Palmerton Area School District appears poised to utilize the brunt of a $5 million bond on a litany of districtwide projects.
That was the consensus of the school board after it met with Rob Sarnowski of Barry Isett & Associates as part of a committee workshop on Tuesday.
Sarnowski presented the committee with an updated list of projects as part of a three-year construction plan that totals about $5,309,950.
"You really need to get moving on the year one projects," Sarnowski said. "The various window projects are of concern to me."
At an estimated cost of $1,053,000, the high school roof is the highest expense on the list of year one projects that total about $1,767,400. Sarnowski said the roof, which is scheduled to be replaced, should go out to bid by the end of this month.
Other projects include high school tennis courts ($120,000); a generator at S.S. Palmer ($94,000); security upgrades at the junior high/senior high complex ($87,500); chemistry lab ventilation ($49,000); security upgrades at S.S. Palmer Elementary ($47,000); the installation of terra cotta pipe along the catwalk ($40,000); oil tank removal ($39,000); junior high windows ($33,000); security upgrades at the Parkside Education Center ($32,000); ADA door handles ($25,000); and S.S. Palmer Steps ($22,000).
High school windows are also indicated on the list of year one projects, but no price tag has been associated as of yet, Sarnowski said.
At an estimated cost of $854,000, the junior high school gym tops the year two project list that comes in at about $3,041,000.
That project list also includes high school paving ($775,000); the high school auditorium ($517,000); bleachers and a weight room roof ($335,000); ADA bathrooms ($150,000); southern windows ($80,000); high school boiler ($60,000); a new PA system at S.S. Palmer ($52,000); ventilation/locker rooms at the high school ($48,000); water pumps in the high school ($47,000); maintenance garage paving ($40,000); replace the exterior high school doors ($32,000); and a sanitary sewer pumping station ($25,000).
At a projected cost of $341,550, the high school ceiling tile is the most costly item under the list of year three projects that total about $501,550.
Also among the projects are to repave a lot at S.S. Palmer ($60,000); install a single tennis court at Towamensing Elementary ($45,000); and the Towamensing bus loop ($42,000).
Amid discussion, the committee recommended that the board approve, in concept, years one and two with investigation and design at a cost of about $4,808,400 when it meets at 7 p.m. Jan. 18.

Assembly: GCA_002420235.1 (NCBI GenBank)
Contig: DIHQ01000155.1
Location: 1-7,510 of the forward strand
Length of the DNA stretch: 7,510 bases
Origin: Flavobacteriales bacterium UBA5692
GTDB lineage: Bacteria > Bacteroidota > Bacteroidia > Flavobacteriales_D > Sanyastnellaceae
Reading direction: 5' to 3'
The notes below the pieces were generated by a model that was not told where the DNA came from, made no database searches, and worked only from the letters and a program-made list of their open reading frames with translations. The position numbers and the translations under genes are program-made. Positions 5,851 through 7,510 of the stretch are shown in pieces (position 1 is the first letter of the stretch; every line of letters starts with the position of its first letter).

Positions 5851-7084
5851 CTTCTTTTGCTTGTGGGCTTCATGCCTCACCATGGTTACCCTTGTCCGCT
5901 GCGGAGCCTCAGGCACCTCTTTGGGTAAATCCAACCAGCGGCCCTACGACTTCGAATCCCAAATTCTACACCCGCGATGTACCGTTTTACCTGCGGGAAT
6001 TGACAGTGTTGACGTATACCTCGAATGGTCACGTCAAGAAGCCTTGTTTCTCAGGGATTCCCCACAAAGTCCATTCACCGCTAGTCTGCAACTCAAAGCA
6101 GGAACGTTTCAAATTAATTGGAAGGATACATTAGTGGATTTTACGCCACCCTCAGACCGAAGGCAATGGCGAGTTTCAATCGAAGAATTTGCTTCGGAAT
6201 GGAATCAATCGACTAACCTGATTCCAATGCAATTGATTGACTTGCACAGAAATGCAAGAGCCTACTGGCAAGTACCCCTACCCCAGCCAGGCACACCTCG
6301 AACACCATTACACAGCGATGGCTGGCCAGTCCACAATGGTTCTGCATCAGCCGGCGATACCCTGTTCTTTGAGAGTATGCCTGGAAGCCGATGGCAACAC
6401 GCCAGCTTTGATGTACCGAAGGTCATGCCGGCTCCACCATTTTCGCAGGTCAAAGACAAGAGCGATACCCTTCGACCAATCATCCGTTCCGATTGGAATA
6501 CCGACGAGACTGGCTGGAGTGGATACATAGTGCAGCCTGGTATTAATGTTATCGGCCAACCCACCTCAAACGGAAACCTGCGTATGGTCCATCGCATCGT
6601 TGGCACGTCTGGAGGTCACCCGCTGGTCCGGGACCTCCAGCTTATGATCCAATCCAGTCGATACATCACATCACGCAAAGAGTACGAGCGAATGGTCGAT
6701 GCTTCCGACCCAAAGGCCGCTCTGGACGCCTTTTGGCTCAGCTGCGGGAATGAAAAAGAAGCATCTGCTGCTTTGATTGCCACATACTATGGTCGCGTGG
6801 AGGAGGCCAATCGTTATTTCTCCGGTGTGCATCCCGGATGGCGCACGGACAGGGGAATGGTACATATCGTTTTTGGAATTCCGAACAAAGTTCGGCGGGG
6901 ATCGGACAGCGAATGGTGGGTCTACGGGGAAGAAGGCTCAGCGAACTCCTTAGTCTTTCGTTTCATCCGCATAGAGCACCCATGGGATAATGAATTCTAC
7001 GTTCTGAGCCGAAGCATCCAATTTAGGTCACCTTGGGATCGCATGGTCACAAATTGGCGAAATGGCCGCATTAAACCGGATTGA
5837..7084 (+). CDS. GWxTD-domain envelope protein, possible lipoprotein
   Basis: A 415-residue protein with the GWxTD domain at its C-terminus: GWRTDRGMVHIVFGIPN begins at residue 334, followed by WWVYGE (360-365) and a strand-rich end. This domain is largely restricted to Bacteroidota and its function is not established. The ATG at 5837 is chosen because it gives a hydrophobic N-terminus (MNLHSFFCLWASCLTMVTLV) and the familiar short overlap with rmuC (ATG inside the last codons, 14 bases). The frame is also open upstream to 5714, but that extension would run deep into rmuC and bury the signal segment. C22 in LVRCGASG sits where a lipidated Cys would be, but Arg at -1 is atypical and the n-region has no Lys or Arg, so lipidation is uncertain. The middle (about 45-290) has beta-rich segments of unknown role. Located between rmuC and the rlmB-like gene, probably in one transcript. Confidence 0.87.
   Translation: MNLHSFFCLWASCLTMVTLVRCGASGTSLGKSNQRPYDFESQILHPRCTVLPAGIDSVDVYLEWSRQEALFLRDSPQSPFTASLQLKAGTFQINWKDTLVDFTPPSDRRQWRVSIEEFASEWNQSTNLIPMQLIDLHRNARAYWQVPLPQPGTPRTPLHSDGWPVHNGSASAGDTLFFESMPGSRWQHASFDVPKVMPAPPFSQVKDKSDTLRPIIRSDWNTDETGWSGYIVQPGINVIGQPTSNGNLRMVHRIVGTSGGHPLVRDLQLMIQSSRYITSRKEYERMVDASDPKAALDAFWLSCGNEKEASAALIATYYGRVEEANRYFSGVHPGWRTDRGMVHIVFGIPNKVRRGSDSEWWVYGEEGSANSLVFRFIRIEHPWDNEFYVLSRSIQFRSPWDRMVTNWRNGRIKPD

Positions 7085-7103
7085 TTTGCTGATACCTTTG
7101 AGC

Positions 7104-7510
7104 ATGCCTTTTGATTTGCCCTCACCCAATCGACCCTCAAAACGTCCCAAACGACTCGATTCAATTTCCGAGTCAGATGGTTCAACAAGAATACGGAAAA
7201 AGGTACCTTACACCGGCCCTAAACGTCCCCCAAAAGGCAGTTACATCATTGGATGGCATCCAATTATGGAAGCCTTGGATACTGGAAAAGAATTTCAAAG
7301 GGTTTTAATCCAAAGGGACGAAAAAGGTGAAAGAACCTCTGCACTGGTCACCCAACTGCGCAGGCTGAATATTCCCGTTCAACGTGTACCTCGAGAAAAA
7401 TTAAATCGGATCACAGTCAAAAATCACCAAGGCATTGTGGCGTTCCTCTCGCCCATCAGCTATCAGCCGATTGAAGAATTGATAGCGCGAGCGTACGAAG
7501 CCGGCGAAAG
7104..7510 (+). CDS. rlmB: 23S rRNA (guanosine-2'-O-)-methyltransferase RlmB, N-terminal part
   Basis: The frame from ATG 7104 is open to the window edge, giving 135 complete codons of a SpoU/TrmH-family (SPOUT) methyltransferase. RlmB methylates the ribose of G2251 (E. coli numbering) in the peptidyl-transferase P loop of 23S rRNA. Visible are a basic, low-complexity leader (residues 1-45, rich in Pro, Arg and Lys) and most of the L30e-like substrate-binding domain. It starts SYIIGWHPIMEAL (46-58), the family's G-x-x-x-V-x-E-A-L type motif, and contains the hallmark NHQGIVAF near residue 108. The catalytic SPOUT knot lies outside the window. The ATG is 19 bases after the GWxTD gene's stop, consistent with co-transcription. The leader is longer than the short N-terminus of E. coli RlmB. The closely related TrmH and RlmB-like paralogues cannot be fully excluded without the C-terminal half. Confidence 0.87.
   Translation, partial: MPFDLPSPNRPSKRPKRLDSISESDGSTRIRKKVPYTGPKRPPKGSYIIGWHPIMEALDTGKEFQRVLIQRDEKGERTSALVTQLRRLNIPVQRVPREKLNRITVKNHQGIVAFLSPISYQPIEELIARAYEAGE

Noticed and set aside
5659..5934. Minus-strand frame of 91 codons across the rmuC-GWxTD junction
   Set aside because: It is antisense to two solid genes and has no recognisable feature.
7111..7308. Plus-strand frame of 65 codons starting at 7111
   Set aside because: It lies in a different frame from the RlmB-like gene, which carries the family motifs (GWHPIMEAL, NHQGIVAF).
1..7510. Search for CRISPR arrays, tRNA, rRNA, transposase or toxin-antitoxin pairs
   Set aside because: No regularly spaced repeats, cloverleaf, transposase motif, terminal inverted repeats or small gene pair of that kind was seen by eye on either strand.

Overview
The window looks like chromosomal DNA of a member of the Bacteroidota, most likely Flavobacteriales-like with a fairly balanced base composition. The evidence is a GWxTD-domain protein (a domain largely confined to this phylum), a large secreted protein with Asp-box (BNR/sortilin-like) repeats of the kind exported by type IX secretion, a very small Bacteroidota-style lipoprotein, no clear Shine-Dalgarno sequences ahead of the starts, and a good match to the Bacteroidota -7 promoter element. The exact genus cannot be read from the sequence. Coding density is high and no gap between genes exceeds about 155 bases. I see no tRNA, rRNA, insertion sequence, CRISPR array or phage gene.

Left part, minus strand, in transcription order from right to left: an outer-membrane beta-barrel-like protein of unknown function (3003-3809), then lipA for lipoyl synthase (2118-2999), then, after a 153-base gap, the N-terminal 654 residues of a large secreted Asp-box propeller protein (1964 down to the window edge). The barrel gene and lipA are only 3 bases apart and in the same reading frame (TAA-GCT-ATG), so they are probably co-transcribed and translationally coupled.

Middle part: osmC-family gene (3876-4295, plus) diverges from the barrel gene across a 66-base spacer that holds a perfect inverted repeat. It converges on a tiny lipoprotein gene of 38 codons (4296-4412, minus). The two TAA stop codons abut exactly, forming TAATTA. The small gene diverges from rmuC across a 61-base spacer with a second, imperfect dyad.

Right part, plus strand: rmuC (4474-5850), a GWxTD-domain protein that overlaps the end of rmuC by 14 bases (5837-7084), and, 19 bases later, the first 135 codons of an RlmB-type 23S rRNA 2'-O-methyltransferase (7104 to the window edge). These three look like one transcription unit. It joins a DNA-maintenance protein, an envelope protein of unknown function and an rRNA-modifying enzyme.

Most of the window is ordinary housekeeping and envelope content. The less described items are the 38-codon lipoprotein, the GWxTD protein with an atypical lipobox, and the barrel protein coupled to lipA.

However, committee member Carl Bieling told Sarnowski he had reservations with that trend of thought.
"I don't know what you want from us other than to say 'go ahead and spend the money'", Bieling said. "I think you ought to know a little bit of that now."
But, Superintendent Carol Boyce cautioned that the district needs to get the process started.
"We're up against a time frame," Boyce said. "This is an approval in concept to move this forward."
Bieling said he still had reservations.
"I'm looking at this for accountability to happen," Bieling said. "I've been through other projects where I've been a little more comfortable."
Last month, the board at a special meeting adopted a resolution to borrow $5 million in bond funding and restructure its 2006 bond issue in the amount of $5.4 million that is scheduled to be paid off in 2026.
The bonds have a five-year call, and the interest rate will be 3.95-percent from 2011-2026. The district also has a 2007 bond in the amount of $1,545,000 scheduled to be paid off in 2018.
In November, the board on an 8-1 vote agreed to authorize Barry Isett & Associates to begin design work on the high school roof. Also at that time, the board, on a 7-2 vote, agreed to authorize the firm as engineer of record for the district, effective immediately.
In October, the board agreed to borrow an additional $5 million to fund maintenance and repair projects, with the stipulation that unused borrowed money be used to pay down the debt. That decision came after two prior motions, one to borrow $5 million, and the other, to borrow $2 million, were defeated. Also at that time, the board agreed to refinance a pair of bond issues and the energy performance lease.
In July, the board agreed to refinance its 2005 bond issue in the amount of $6 million that is scheduled to be paid off in 2016. In the process, it saved $175,314.
Business manager Lisa Vignone previously said that while the payments will go up, the district will not exceed the $1.6 million a year in debt service without impacting the amount of the loan payments for the next eight years.
As a result, the debt service for 12 years will be about $1.6 million, Vignone said, with the remaining four years at about $1.2 million, she said.
Had the board not agreed to borrow, the debt service would have decreased to $1.2 million in 2019, Vignone said. From 2020-2023, it would have been about $670,000, and from 2024-2026, about $470,000, at which point the district would have been done with its debt service, she said.